Republican News · Thursday 5 December 2002

[An Phoblacht]

Burke blamed for Corrib Gas giveaway


(left to right) Joe O'Toole (SIPTU Offshore Committee), Martin Ferris TD, Padraig Campbell (SIPTU Offshore Comittee), Joe Higgins TD, Gerry Crowley TD and Eamonn Ryan TD

The role of disgraced former Fianna Fáil Minister Ray Burke in granting licences to oil companies for off-shore exploration during the 1980s and 1990s came under the spotlight again at a press conference in Dublin this week. Speaking in Buswell's Hotel on Tuesday, the chairperson of the newly formed Campaign for the Protection of Resources, Padhraig Campbell, said that "Ray Burke, against the advice of senior officials in his department, held a meeting on his own with the oil companies after which the terms and conditions previously attached to licenses were changed dramatically in favour of the companies".

Campbell called for the "immediate scrapping of the 1992 gas exploration legislation and for the suspension of current licences". A member of SIPTU's Off-Shore Committee, Padhraig Campbell is spearheading the campaign that seeks to "restore the balance back in Ireland's favour in terms of the seriously flawed and outdated oil and gas taxation and related terms and conditions legislation".

The press conference was attended by a number of TDs from Leinster House, including Martin Ferris of Sinn Féin, Eamonn Ryan of the Green Party, Joe Higgins of the Socialist Party, and the Independent TD from Mayo, Dr Gerry Crowley.

Ferris, a former oilrig worker, said that the multinationals had "exploited for selfish benefits" Ireland's natural resources "against the needs of our people".

He repeated his call for the extension of the terms of reference of the Flood Tribunal so as to "investigate fully the role of Ray Burke" in revising the terms of the exploration licences, which he bluntly described as "the rape of our resources". Ferris also contrasted the potential for economic prosperity contained in the oil and gas reserves with the current cutbacks in public spending. "None of this would be necessary if this state had retained proper control over our oil and gas reserves and ensured that they were used in the best interests of our people," he said.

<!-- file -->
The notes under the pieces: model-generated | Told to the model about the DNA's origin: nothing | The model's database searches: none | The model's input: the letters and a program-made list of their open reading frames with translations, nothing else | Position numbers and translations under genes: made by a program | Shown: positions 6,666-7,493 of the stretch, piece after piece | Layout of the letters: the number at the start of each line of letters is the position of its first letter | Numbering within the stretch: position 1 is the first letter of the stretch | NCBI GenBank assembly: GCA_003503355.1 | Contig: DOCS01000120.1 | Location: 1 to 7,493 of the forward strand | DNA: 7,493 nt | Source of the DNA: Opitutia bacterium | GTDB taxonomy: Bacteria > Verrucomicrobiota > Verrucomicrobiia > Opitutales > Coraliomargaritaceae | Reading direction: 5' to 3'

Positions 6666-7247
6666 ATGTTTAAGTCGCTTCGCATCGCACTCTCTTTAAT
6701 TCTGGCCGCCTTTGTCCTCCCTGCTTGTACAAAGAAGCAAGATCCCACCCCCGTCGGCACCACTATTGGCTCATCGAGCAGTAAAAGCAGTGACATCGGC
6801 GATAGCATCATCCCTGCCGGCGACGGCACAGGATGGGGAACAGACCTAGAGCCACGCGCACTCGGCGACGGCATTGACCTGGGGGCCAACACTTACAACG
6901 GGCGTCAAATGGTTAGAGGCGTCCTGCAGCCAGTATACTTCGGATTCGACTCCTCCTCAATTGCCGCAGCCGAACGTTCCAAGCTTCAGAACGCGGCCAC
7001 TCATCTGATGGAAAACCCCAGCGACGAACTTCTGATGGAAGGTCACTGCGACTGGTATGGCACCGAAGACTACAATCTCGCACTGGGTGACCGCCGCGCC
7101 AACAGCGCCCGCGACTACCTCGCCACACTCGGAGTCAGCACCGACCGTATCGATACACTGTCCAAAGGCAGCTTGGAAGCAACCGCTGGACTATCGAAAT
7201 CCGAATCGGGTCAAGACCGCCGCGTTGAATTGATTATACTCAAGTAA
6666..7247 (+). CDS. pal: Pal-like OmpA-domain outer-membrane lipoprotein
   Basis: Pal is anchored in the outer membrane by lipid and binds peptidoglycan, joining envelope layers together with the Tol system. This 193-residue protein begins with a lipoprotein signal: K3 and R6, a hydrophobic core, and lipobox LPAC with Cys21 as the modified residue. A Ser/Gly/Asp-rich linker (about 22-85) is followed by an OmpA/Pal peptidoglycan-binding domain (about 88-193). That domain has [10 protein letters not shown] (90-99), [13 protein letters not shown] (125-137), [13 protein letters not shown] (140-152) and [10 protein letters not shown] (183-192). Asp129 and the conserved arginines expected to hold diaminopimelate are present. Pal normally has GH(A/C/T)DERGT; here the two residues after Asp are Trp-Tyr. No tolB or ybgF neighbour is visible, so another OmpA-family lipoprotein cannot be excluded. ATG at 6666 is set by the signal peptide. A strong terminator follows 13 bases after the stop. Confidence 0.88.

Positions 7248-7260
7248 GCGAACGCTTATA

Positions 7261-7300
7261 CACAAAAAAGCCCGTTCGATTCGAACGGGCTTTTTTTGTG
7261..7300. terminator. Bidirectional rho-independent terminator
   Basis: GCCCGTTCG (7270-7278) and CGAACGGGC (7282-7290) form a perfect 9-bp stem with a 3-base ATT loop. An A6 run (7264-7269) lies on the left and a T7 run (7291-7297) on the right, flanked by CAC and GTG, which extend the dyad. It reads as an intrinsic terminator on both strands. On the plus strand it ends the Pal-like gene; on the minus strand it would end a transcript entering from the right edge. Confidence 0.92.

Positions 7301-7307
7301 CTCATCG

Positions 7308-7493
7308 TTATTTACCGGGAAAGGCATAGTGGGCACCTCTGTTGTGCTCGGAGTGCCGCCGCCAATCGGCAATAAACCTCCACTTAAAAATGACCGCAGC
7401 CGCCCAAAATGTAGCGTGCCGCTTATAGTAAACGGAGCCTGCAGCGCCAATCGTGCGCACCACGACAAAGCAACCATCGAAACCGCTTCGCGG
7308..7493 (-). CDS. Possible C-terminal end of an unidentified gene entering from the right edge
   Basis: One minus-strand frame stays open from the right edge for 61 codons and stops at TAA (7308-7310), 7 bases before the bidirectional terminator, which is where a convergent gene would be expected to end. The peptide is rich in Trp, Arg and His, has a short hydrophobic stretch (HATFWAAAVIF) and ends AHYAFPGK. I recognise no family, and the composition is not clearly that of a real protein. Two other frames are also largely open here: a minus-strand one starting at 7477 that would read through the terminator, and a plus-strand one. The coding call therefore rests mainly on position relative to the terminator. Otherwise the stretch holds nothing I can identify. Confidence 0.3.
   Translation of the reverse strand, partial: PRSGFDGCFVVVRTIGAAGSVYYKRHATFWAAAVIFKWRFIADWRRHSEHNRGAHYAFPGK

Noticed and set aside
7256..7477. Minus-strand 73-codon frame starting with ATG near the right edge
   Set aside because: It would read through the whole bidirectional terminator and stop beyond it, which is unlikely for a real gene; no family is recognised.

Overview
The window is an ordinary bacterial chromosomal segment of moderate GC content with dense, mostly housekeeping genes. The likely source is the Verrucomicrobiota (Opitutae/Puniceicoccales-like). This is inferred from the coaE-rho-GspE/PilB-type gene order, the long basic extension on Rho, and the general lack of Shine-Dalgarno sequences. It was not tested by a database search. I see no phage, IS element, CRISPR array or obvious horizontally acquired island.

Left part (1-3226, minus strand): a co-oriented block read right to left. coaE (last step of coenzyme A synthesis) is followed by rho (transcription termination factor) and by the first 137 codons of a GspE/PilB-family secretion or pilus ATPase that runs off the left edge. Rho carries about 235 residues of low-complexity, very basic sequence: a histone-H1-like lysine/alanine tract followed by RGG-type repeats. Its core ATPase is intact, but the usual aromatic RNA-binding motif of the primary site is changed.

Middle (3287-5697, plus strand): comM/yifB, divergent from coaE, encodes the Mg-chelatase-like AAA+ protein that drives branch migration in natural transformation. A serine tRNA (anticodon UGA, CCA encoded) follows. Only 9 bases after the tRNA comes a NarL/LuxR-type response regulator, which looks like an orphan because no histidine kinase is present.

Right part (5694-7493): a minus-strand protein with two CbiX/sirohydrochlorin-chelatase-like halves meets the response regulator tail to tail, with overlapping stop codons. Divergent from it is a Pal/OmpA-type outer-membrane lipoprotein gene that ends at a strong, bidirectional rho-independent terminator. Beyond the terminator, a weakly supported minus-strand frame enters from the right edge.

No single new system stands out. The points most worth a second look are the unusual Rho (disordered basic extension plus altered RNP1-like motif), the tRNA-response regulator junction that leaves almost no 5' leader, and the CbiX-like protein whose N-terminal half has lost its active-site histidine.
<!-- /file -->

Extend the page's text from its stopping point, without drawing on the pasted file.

Referring to the fact that he had received a quasi-legal letter from one of the companies involved in the Corrib gas project threatening legal action, Ferris said, "I will not be bullied by anybody. This matter is too important and the monies involved too big to allow the circumstances of it to go uninvestigated."

Supporting the call from the Campaign group for the protection of the rights of Irish people to work on oil rigs operating in Irish waters, Joe Higgins of the Socialist Party called for the establishment of a state company to engage in gas and oil exploration off our coasts.

Eamonn Ryan of the Green Party said that there were serious environmental questions arising out of the planning application for bringing the gas ashore. He said there hadn't been sufficent attention paid to the environmental consequences of bringing the Corrib gas ashore, but added, "Thankfully An Bord Pleanala stood in where the government didn't".

Echoing the sentiments of all present, the independent TD for Mayo Dr Gerry Crowley described the fact that the people of Mayo in particular and Ireland in general will not benefit from the Corrib Gas Field as a "scandalous disgrace".

Joe O'Toole, chair of SIPTU's Offshore Committee, criticised the practice of issuing what are termed "frontier" licences, saying that, "these licences allow the big oil companies to sit on exploration sites for up to 20 years without drilling a hole". He said that in the '70s and '80s the companies didn't have the technology to bring ashore oil and gas from the depths that were being drilled in off Ireland's west coast and most of the sites were pronounced unviable. But he expects many of these so-called unviable sites will start producing oil and gas now under the 1992 terms and conditions of the licences and because of the changes that have taken place in the development of drilling technology.

When asked if there was a danger that exploration would grind to a halt if licencing terms and conditions were revised, O'Toole said it would be better to leave the resources in the ground until there were proper benefits to the people of Ireland because "after all, the oil is not going to go off".

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